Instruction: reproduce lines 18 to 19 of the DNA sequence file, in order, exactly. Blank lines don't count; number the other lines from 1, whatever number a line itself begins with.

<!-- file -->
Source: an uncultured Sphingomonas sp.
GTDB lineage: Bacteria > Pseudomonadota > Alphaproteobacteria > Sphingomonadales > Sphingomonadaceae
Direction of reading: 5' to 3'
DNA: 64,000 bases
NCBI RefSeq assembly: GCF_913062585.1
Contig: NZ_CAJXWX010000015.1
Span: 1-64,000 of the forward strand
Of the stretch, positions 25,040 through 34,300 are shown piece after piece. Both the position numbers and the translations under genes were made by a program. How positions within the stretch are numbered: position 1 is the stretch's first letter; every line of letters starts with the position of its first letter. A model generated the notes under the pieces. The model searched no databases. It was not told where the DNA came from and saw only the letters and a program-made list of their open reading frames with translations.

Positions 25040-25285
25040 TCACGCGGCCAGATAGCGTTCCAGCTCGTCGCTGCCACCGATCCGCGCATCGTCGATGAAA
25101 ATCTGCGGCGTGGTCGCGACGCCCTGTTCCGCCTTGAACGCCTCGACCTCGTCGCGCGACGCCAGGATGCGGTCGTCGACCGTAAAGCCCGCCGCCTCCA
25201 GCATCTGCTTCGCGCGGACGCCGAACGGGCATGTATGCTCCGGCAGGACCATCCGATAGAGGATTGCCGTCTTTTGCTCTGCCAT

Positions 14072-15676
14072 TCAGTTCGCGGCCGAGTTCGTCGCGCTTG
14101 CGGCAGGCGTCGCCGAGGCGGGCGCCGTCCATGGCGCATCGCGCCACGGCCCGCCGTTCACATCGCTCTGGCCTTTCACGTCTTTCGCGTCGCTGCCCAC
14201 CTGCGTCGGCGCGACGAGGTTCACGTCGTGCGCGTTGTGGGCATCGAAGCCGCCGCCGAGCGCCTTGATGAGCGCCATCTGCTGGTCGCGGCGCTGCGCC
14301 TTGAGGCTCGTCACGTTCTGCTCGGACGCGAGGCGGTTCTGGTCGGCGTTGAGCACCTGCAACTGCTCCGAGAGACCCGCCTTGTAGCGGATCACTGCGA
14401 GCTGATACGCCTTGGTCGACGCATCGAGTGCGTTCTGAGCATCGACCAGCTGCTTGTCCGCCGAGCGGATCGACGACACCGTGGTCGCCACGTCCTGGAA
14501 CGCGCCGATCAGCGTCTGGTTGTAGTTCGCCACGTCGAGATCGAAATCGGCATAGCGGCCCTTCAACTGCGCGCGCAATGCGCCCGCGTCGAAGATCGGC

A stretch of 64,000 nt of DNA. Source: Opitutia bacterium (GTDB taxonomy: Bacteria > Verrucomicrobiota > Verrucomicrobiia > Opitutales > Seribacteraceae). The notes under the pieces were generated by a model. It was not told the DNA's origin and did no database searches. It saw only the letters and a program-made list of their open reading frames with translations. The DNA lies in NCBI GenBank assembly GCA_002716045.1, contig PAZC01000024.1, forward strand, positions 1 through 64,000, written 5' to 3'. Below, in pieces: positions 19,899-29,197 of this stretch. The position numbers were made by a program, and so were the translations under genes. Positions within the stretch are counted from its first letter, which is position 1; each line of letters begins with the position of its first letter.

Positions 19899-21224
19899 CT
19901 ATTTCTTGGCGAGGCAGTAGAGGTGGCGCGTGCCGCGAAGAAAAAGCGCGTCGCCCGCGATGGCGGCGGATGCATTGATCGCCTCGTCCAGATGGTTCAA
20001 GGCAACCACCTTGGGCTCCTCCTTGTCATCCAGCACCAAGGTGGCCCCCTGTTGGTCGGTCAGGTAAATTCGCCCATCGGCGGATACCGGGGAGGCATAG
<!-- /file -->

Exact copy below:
14401 GCTGATACGCCTTGGTCGACGCATCGAGTGCGTTCTGAGCATCGACCAGCTGCTTGTCCGCCGAGCGGATCGACGACACCGTGGTCGCCACGTCCTGGAA
14501 CGCGCCGATCAGCGTCTGGTTGTAGTTCGCCACGTCGAGATCGAAATCGGCATAGCGGCCCTTCAACTGCGCGCGCAATGCGCCCGCGTCGAAGATCGGC